MIDDLEBURY CENTER — The official start time is 10 a.m. Saturday, Feb. 13, but vehicles have already formed three lines in front of Sister Jenny’s Outreach Center to receive food from the supplemental drive-thru food pantry.
As the clock changes, the first few vehicles pull out from under the portico to leave, and exit safely with a deputy sheriff controlling traffic.
It’s going to be a busy day between now and when the pantry closes at 2 p.m. Across the highway, Sheriff Frank Levindoski sorts vehicles to be staged while the fire police manage multiple lines of vehicles in the Dandy Mini Mart.
The outreach center is a hubbub of activity. The Rev. Virginia Boley, better known as Sister Jenny, has been ministering to the people of Tioga County for more than 30 years, and began the supplemental food pantry during the pandemic.
The outreach center is an office with warehouse space. The food pantry items fill the southern end, while the northern portion contains household items, clothing and “anything you need to set up a house,” said Boley. In her late 80s, she moves with slow confidence, her eyes bright and her smile gentle.
“Everyone who works here knows that God exists,” she said while offering a quick tour of the center. “Every time we have a need and we don’t have it here, it arrives within days.”
Volunteers help sort the household and clothing items, spending about three weeks of every month on the work. The fourth week, though, is to prepare for the supplemental food pantry held on the second Saturday of each month.
Anyone living in one of the county’s 21 zip codes can attend to receive food to supplement what they receive from their home food pantry. No proof of income is required, although recipients are asked to register and sign a form with a check mark indicating their income level.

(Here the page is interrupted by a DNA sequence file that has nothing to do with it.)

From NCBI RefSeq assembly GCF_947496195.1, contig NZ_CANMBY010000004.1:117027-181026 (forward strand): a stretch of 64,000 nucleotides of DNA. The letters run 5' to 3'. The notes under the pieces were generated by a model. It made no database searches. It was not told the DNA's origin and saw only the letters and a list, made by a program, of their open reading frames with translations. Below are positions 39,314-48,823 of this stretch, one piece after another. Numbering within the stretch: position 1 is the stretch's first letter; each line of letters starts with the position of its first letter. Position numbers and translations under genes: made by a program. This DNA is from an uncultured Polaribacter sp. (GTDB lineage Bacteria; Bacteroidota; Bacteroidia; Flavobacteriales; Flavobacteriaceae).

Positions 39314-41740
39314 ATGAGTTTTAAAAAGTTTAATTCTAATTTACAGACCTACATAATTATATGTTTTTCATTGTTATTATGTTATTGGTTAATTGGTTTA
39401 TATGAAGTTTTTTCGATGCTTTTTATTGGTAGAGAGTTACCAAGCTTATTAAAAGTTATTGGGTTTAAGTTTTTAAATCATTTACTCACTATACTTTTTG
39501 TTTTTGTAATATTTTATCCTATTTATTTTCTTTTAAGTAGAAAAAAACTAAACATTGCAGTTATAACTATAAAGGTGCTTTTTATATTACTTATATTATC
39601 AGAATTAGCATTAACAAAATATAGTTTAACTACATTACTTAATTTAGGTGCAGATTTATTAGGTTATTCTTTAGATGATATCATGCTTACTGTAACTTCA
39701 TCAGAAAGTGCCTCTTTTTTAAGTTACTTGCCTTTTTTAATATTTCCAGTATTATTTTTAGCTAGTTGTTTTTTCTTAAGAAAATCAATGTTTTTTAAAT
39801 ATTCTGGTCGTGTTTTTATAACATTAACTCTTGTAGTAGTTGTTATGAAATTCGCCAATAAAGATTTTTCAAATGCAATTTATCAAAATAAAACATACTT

Assisting with the sign up this past Saturday were employees from Citizens & Northern Bank, organized by Brandi Nowakowski. Initially, they began donating as part of the bank’s employee volunteer Giving Back program.
“Karen (Blackwell) and I began coming a couple months ago and have been coming ever since,” said Nowakowski. “We enjoy it.”
The team of volunteers spreads across the three lines of vehicles, asking if they’ve ever attended this food pantry and asking those who have not to fill out a form. Each vehicle can collect for one or two families and the volunteers place a colorful sticky note designating the number beneath the windshield wiper.
The three lines continue around the northern end of the pantry where Boley’s husband combines the three lines into one to enter the covered loading area.
Inside the loading area, state Rep. Clint Owlett is helping load vehicles. He guides each car forward, indicating when it should stop and indicates to volunteers whether it is for one or two families. His wife, Lauren, and son, Chase, are also helping.
Almost before the vehicle stops, the volunteers are lined up behind and beside it, their arms filled with boxes of food and plastic bags of apples and potatoes. This month each family received six boxes containing pork loin, hamburger patties, cheeses, butter, milk, eggs and more. As one volunteer lifts a box from a table, another carries forward a replacement.
“We concentrate on nutrition,” said Boley. “It really is quite a process.”
Farther back, more volunteers continue to unfold and tape boxes while others pack. Among them is Rob Fitzgerald, a Mansfield councilman and executive at First Citizens Community bank.
“I was very pleasantly surprised by how much food they receive,” he said.
Typically, between 300 and 400 families are served each month. As of January, 797 families had registered at the outreach center.
The next supplemental drive-thru food pantry is scheduled for 10 a.m.-2 p.m. March 13. The center also provides food for emergency needs. Anyone needing help should call 570-206-2075.